A robust heart in the middle age may help extend your lifespan by a maximum of 14 years, than peers who have two or more cardiovascular disease (CVD) risk factors, says a study.
"We found that many people develop cardiovascular disease as they live into old age, but those with optimal risk factor levels live disease-free longer," said John T. Wilkins, study co-author and assistant professor of medicine and cardiology at Northwestern University Feinberg School of Medicine.
Researchers extracted data from five different cohorts included in the Cardiovascular Lifetime Risk Pooling Project and looked at the participants' risk of all forms of fatal and non-fatal cardiovascular disease from ages 45, 55 and 65 through 95 years of age, the Journal of the American Medical Association (JAMA) reported.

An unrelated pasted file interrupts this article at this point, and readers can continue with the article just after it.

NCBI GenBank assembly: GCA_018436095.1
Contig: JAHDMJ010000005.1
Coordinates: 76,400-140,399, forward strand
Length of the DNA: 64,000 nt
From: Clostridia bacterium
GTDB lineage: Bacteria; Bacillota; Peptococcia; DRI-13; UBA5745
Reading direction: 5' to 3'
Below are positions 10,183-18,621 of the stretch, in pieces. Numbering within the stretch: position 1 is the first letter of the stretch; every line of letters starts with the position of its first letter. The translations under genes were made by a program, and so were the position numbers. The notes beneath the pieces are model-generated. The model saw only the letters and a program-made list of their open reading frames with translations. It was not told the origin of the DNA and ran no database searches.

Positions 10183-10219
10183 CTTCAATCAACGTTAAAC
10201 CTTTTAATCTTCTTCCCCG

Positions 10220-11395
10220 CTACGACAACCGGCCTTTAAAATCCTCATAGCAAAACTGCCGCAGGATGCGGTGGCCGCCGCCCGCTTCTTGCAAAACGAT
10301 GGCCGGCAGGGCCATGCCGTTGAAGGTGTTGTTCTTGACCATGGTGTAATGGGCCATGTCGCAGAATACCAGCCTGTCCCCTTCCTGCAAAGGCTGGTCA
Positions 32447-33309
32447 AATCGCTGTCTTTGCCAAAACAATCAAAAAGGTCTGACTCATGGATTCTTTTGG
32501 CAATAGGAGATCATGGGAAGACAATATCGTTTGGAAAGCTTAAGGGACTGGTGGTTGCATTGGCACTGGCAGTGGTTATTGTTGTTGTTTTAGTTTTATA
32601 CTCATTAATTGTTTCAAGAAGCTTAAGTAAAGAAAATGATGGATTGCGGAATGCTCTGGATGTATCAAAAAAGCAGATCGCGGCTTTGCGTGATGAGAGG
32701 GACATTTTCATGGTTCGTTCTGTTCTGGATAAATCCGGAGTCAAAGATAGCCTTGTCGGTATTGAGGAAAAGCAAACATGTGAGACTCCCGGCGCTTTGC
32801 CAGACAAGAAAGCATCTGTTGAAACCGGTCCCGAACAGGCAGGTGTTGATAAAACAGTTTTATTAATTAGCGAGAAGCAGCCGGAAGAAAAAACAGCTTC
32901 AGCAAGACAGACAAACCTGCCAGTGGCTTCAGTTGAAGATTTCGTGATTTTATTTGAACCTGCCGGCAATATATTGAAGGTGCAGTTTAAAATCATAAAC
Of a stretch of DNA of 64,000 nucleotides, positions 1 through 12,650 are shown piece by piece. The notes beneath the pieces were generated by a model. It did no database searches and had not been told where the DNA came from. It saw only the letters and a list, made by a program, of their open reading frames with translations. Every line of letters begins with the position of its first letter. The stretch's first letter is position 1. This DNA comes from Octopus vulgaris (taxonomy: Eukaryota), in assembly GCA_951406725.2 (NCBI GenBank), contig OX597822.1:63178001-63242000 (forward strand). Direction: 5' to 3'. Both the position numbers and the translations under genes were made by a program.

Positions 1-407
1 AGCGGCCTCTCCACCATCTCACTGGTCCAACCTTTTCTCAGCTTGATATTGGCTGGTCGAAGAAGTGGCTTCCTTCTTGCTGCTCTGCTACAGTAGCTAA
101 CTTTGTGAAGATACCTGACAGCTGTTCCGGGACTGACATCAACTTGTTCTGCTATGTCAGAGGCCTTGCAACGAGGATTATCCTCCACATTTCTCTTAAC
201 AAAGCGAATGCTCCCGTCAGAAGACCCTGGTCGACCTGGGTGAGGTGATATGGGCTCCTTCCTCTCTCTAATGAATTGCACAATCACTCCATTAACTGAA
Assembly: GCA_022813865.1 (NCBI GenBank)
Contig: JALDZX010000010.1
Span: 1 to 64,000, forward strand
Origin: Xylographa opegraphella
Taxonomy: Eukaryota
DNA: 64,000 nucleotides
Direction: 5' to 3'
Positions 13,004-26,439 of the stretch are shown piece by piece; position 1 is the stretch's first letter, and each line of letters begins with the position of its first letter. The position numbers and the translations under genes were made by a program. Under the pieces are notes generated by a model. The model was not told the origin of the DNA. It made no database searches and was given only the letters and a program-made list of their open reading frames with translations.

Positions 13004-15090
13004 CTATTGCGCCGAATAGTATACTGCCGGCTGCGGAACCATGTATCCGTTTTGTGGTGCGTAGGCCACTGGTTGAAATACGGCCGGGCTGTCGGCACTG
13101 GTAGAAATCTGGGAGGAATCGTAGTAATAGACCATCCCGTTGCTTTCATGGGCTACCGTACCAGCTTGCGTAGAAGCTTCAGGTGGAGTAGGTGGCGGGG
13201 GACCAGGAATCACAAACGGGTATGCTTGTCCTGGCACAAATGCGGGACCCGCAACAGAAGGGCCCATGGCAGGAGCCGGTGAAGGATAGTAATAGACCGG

All participants were free of CVD at entry into the study and data on the following risk factors was collected: blood pressure, total cholesterol, diabetes and smoking status, according to a Northwestern statement.
The primary outcome measure for the study was any CVD event (including fatal and non-fatal coronary heart disease, all forms of stroke, congestive heart failure, and other CVD deaths).